Don’t Be An ATM To Your Kids

The concept behind an ATM machine is pretty simple. All you have to do is swipe your debit card, press a couple of buttons, and you get money from your bank account.

 Are you being an ATM to your kids or grandkids?

Are you being an ATM to your kids or grandkids?

Now, take a look at how your kids (or grandkids) get their money. Do they work for their money or do they go straight to the “Mom & Dad ATM” machine to make a withdrawal?

Not only is being an ATM to your kids dangerous to you as a parent, but it’s also detrimental to your kids. Rather than teaching your kids how to effectively manage money, they’re just learning how to ask for things nicely and expect flattery to get them what they want, at your expense.

Teaching your kids how money works and the value of money is essential. I like Dave Ramsey’s advice on giving them a commission for work done around the house instead of an allowance. A commission for work is very different from giving your kids a weekly allowance.
Giving your kids money for everyday chores they should be doing as part of the “family chores” doesn’t make sense to me. Things like: making their bed, taking out the trash, keeping their room clean.

Giving your kids a commission actually gives them an incentive to do even more work around the house. This could include things like cooking dinner, planting plants, pressure washing the driveway, mowing the grass, cleaning the gutters, etc.

It’s really easy to set up a commission system with your kids. Just put a price on what each item’s worth, have them complete that task, actually inspect their work, and then pay them. If you really want to get them intrigued, collaborate with them and ask what they think each item’s worth. You might even save yourself some money and you’ll be teaching them how to negotiate.

Once they’re paid, help them manage their money. Set up a jar or envelope system and divide their money accordingly: 10% going to church or a charity, 10% going to save for some big item that they really want, and the rest to spend how they want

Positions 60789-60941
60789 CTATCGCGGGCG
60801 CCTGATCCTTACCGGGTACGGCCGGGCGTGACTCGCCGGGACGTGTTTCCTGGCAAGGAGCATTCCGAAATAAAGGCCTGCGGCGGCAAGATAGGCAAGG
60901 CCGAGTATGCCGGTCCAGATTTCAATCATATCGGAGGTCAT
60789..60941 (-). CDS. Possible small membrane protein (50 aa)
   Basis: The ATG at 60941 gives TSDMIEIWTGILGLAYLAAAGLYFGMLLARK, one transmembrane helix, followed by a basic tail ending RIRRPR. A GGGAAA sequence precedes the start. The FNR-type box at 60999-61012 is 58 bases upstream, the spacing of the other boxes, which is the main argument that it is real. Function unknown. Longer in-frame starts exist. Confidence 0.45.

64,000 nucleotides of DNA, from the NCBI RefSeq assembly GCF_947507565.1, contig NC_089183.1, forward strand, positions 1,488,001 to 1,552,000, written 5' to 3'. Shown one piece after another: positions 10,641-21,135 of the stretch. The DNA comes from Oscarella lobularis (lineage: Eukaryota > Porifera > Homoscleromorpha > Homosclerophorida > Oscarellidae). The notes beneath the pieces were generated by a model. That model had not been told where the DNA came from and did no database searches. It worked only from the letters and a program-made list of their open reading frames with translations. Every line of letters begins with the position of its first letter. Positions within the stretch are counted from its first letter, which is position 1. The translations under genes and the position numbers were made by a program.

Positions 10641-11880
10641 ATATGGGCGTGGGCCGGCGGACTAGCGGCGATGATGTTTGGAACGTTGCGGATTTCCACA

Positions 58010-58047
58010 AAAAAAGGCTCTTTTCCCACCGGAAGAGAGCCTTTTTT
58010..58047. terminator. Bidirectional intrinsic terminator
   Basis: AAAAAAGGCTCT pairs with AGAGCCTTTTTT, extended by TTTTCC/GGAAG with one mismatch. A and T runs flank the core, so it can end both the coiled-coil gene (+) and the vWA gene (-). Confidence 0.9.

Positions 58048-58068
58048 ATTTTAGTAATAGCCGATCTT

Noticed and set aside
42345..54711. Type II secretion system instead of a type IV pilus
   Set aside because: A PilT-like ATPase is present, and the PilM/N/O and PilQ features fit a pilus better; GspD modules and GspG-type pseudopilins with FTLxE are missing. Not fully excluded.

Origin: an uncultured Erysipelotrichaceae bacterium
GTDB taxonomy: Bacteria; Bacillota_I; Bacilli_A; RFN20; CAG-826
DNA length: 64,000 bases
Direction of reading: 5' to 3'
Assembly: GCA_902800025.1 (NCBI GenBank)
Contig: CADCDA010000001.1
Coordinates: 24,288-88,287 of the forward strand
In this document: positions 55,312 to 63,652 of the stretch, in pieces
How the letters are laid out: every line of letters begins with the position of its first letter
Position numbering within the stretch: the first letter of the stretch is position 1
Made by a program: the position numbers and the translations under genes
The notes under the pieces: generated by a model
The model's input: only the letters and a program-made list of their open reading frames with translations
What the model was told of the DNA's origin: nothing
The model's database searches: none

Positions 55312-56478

Show them how to pay cash for their first car

Before you know it, that big item they’ll be saving for is a car. You are going to make your kids buy their car, aren’t you?

Being an ATM to your kids goes a little further than just money, it even goes as far as buying them big ticket gifts for birthdays, Christmas, or any other special event. I’m always baffled at parents when they buy their kids a brand new car for their birthday and within a few weeks they car’s trashed on the inside or even worse, is totaled in an accident.

My youngest son had a friend in high school whose parents bought him a brand new Ford Mustang convertible with a V8 engine for his birthday. Within a couple weeks he completely totaled the car. Luckily he was OK, but his parents went out and bought him the exact same car.

Surely this kid learned his lesson, right? Far from the truth, he totaled that car within a few weeks. The concept of earning and taking care of the car was never learned and he just started to expect his parents to buy him a new car and clean up his mistakes when something bad happened.

Rather than buying your kids a car for their Sweet 16, help them save up and buy a car that they can take pride in. Why not match what they save. With $5,000 of their own money, they could essentially buy a car – for cash – worth $10,000 with the other $5,000 coming from you.

Teaching the value of the dollar and hard work

How’s that for learning the value of a dollar! Give them an incentive (goal) to work hard, diligently save money, and take pride in their purchase. You’ll also be teaching them to save for a car and pay cash and never having to take on a car payment.

Avoiding being looked upon as an ATM by your kids (or grandkids). Teach them to be independent, self sufficient, contributing members of society. So you (or the government) won’t have to take care of them the rest of their life!

Brian Fricke

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